May 2001

| October 16, 2001

Recruiters’ hands are tied
I agree with Linda Longton’s editorial “Egg on Our Faces” [February 2001], but I feel that it left out some important parts of the issue. I have been recruiting owner-operators since 1985. I do a very comprehensive, time-consuming, 10-year background check on each driver. I won’t hire a driver if I see too many jobs in their history, too many gaps in employment or too many safety issues.

Regardless of how much effort recruiters put into conducting background searches, problems occur. Are you aware of how hard it is to get background information in a timely fashion? Our hands are tied with the current system. If motor carriers waited for the criminal background checks, driver applicants would be long gone; these people need a paycheck, and they can’t afford to wait around. At the same time, motor carriers can’t function without drivers.

Blame the individual, but don’t blame each trucker that works to provide necessities to an unappreciative public. Yes, it was a tragic oversight and an embarrassing incident, but we are not the only ones with egg on our faces. Let the trucking company, the system that necessitates fast hiring, the media and the American public share the blame.

It’s time to stop tearing down the American trucker.

Nathan Russell
Glendale, Ariz.



Don’t lump good truckers with bad
I have been reading Overdrive since 1994. I got my CDL in 1995. I must say that the “Egg on Our Faces” editorial upset me.

For Linda Longton to write that convicted felons shouldn’t be able to drive a truck because it’s an 80,000-pound weapon is totally wrong. I made a big mistake that landed me in prison, but it doesn’t make me a bad person or a murderer. It’s hard enough for truck drivers to put up with a bad reputation because of a few bad apples, but all truckers are not bad people. Anyone can flip out and use anything as a weapon.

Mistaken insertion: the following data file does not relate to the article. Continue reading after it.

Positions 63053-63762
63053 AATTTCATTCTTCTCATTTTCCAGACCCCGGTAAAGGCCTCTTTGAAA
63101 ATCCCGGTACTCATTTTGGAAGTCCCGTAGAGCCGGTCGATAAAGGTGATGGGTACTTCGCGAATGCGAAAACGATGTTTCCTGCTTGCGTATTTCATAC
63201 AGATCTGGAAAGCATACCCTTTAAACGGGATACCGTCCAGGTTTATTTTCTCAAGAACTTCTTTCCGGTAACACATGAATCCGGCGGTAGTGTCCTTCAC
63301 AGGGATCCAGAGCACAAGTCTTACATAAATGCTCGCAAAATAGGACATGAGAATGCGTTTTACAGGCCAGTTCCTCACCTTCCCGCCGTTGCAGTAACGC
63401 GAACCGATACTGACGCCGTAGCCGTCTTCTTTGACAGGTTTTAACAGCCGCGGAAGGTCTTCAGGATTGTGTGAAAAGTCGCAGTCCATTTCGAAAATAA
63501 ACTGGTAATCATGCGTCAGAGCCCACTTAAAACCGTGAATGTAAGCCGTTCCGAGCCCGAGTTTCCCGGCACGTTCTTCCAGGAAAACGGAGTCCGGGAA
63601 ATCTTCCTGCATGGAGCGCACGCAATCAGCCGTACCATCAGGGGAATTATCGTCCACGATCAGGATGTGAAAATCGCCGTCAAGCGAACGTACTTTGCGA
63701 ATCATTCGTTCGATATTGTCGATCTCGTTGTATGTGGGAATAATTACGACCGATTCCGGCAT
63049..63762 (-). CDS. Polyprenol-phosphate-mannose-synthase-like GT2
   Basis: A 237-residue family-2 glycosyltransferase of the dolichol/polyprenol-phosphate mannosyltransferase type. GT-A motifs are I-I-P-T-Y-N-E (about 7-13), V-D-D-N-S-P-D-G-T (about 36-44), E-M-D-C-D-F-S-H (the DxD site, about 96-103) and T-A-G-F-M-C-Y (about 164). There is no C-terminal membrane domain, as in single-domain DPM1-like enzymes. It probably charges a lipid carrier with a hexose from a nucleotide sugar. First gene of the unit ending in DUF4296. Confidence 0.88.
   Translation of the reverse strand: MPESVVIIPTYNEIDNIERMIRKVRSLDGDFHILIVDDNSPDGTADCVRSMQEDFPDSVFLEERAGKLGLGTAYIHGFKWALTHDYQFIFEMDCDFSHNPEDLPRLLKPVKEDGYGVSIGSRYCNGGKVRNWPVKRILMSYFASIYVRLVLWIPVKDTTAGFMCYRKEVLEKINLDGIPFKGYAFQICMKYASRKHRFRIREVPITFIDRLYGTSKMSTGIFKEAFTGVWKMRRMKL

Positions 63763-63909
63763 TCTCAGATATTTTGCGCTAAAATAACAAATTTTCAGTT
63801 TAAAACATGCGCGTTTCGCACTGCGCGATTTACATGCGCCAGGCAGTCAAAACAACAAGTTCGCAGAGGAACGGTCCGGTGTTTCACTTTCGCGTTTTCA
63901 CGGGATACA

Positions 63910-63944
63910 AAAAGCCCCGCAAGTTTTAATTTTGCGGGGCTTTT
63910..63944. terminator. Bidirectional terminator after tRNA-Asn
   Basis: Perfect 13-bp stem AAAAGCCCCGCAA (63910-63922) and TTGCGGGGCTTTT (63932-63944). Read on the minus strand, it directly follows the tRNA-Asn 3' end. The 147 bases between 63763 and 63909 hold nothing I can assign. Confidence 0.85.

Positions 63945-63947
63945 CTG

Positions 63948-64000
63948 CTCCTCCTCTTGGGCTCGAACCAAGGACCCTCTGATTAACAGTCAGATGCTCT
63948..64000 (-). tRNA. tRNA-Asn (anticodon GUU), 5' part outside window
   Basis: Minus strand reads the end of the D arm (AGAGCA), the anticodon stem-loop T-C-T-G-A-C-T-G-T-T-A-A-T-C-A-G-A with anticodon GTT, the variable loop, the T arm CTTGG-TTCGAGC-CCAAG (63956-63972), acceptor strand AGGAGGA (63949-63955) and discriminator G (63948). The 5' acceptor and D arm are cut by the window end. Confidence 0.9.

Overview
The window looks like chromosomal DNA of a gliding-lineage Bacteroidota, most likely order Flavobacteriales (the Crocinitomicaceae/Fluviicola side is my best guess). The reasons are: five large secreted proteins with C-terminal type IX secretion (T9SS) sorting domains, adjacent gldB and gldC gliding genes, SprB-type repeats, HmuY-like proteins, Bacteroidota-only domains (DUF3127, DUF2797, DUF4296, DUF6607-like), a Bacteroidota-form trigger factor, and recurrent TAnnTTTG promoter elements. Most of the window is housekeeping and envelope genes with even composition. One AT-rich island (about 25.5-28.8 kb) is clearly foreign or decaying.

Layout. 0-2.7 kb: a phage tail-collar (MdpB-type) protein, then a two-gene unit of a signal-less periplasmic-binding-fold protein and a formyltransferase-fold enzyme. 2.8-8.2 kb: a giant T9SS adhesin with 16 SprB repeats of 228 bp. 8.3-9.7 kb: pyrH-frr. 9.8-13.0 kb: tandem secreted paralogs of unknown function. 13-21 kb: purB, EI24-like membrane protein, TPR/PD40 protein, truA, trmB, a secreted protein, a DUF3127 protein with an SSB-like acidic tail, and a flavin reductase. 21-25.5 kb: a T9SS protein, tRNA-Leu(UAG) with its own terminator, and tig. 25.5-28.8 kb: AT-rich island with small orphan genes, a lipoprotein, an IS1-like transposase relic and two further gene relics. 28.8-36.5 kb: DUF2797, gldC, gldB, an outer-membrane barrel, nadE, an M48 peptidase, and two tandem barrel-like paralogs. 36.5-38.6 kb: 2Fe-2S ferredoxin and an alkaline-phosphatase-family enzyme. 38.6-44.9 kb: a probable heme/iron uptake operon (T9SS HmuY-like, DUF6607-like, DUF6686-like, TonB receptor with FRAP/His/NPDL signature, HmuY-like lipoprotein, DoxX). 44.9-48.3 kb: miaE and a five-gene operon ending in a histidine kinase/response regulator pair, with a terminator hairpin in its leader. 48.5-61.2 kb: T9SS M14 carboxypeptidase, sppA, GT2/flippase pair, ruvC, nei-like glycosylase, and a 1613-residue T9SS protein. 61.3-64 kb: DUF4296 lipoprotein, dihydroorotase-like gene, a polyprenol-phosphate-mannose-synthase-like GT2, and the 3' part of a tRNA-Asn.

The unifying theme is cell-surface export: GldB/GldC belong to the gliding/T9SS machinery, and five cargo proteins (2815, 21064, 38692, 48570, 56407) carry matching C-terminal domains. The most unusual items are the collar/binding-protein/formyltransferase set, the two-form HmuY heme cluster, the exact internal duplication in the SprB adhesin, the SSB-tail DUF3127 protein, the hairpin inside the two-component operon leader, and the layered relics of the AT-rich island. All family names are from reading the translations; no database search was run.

Do not put hard-working truckers in the same category as the crazy people who drive the highways. Just because some of us are felons, it doesn’t mean that we will be bad drivers or people once we return to society and the road.

David Cuevas
Cresson, Pa.



Bush’s contribution to trucking
Mr. David Santee, of Liberty, Ky. [January 2001] has been listening to too many truck driver stories. First of all, in 1997 George Bush – in his first term as governor – said he would sign the truck speed limit bill if the Texas legislature would pass it. But the bill didn’t get introduced and passed until 1999.

Secondly, Clinton’s secretary of transportation dreamed up the hours-of-service rule and attempted to ram it through before the election. Had it not been for the Republican Congress stepping in, you would be pricing a black box this year. Thanks to President Bush’s decision to have a very qualified man head the Department of Transportation, we may finally get a fair hearing and an HOS rule we can live with. All truckers should let their voices be heard because the loud protests of truckers are what helped the Clinton DOT to delay the decision long enough so Congress could act.

Glenn Broussard
Nederland, Texas



No recount necessary
In the January 2001 issue, I don’t think Mr. Hahn understood why New York drivers were named the worst drivers. To be considered a good driver, you need to be in control of your vehicle and your temper. Judging by the tone of Mr. Hahn’s letter, he neither understands nor practices either, like most New York drivers. This taken into account, I would say the vote stands. I don’t think a recount will change this one.

David W. Stewart
Cave Springs, Ark.

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